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State officials question how meals will be served safely when schools reopen

Education

CONNECTICUT (WTNH) — Like just about everything else right now, schools will look much different when welcoming students back for the first time since the start of the pandemic.

The Connecticut State Department of Education released an extensive set of guidelines for what learning will look like in the fall.

As seen during the pandemic, a lot of families depend on schools to provide at least a couple of their child’s meals each day. Naturally, a big concern for educators and parents alike is how to serve meals safely.

“We did talk about it this morning, about what that could look like in some districts,” said Holly McCalla, President of the Connecticut Association of School Business Officials. “Some districts probably will deliver to the classrooms so that the students can stay in their areas. Some will change, maybe lengthen the lunch waves but shorten the actual lunch period so that kids can cycle in and out at different times.”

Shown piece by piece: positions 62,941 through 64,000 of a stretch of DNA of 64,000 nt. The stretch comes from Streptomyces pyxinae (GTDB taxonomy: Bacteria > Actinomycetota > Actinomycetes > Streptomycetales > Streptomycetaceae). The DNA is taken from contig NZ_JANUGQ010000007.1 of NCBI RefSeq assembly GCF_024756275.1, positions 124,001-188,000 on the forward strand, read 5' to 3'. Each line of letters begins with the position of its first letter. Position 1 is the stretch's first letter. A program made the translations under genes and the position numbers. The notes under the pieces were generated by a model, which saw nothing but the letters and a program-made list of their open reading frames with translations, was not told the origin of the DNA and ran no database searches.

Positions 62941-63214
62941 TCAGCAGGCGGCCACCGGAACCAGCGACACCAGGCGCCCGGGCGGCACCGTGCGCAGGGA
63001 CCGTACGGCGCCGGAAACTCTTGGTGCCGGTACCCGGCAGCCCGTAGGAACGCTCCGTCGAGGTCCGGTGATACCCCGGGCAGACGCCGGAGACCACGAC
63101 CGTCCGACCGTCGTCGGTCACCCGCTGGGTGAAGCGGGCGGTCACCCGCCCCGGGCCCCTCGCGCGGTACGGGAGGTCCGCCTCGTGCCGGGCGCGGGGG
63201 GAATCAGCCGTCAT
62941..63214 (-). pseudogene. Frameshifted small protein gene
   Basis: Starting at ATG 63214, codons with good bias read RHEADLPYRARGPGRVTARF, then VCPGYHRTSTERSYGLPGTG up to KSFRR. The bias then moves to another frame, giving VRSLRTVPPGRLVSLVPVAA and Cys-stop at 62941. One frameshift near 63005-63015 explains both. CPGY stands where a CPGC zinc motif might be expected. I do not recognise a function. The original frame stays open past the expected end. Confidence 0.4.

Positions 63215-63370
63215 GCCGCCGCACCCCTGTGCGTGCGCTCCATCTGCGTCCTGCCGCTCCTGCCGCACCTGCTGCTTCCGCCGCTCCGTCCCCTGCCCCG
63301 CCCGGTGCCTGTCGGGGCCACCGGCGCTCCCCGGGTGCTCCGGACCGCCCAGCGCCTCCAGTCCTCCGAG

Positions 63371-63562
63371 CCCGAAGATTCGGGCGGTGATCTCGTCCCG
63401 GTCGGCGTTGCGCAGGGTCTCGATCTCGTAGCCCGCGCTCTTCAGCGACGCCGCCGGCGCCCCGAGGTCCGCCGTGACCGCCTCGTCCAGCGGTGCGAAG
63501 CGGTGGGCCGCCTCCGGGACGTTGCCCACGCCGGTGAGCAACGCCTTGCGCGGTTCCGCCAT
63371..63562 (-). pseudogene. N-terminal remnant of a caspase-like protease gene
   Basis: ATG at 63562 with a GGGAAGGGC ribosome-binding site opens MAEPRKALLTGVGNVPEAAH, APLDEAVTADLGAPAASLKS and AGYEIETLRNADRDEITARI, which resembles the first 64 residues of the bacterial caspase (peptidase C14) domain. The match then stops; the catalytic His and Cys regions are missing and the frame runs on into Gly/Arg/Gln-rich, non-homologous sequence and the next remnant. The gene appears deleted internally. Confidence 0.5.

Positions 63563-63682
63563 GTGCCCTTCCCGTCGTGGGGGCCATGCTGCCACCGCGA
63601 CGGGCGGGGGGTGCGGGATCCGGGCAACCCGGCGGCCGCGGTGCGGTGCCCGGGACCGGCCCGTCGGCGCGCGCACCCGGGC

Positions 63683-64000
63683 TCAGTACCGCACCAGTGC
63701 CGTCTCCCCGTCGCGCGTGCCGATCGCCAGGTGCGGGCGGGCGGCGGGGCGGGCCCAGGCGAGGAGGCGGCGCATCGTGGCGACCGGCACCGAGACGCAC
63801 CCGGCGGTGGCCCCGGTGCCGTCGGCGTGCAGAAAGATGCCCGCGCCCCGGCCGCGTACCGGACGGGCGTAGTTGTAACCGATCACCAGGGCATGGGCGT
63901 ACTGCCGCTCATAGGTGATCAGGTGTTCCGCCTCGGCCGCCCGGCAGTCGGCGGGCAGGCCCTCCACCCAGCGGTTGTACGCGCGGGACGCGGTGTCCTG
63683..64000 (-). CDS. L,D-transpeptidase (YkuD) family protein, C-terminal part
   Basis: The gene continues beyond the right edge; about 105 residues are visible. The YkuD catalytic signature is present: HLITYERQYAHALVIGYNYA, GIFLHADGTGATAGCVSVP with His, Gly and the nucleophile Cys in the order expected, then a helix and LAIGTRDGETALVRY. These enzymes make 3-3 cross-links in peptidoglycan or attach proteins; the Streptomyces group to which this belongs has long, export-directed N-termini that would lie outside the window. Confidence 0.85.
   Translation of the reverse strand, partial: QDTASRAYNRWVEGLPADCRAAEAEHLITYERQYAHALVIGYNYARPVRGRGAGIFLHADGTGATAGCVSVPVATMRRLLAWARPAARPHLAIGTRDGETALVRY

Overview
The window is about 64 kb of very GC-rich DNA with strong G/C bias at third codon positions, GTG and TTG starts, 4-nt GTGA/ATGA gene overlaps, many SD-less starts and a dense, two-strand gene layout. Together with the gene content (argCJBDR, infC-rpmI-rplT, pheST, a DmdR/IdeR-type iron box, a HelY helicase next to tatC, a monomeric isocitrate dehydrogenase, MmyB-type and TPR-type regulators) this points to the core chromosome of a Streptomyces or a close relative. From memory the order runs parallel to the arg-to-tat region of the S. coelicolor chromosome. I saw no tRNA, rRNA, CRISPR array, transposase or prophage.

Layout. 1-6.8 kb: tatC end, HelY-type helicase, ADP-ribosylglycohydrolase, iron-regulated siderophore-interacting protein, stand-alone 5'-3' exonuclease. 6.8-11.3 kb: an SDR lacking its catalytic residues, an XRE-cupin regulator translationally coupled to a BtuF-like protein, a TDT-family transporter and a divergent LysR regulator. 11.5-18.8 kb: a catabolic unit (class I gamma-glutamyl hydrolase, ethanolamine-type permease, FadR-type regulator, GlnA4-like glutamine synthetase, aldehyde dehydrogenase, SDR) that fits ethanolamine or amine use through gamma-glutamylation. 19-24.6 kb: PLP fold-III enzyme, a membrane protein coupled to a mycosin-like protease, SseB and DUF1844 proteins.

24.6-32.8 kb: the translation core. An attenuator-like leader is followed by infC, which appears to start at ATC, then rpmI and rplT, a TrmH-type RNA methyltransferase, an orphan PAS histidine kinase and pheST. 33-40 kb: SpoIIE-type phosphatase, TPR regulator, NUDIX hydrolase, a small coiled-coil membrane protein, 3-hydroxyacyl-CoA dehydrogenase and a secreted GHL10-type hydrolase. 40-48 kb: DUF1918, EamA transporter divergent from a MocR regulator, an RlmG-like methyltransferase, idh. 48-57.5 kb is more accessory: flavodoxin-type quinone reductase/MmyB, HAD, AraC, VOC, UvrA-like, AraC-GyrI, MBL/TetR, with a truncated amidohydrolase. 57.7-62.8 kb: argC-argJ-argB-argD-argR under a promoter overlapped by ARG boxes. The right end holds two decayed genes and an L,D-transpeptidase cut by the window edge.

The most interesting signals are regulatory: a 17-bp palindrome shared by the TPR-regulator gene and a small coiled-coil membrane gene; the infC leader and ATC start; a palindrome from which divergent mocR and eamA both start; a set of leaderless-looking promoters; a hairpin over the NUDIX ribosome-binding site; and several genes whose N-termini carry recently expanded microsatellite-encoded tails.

One district suggested to rent event tents to extend cafeteria space.

“As districts work within their districts to come up with their reopening plans, how they’re gonna manage food service is, again, another huge topic, but very individual when based upon their own district needs,” McCalla said.

RELATED: Bus companies prepare for new safety protocols as students head back to school this fall

However, when it comes to districts or individual schools, there is no disparity.

“ECS funding was put forward to control that, but there’s still major disparities from town to town,” she said. “It’s unfortunate that there is that difference, but that’s no different how it’s really ever been.” 

McCalla said the new guidelines should be stepping stones, not what’s set in stone.

“It has to be a fluid document, and everyone has to be willing to adapt to change because it’s going to change, and districts can put forward their best plan and realize after a week that it’s not working. So, if it’s not fluid it’s going to fail.”

Districts are required to develop a plan that sticks to the state’s guidelines by July 24.

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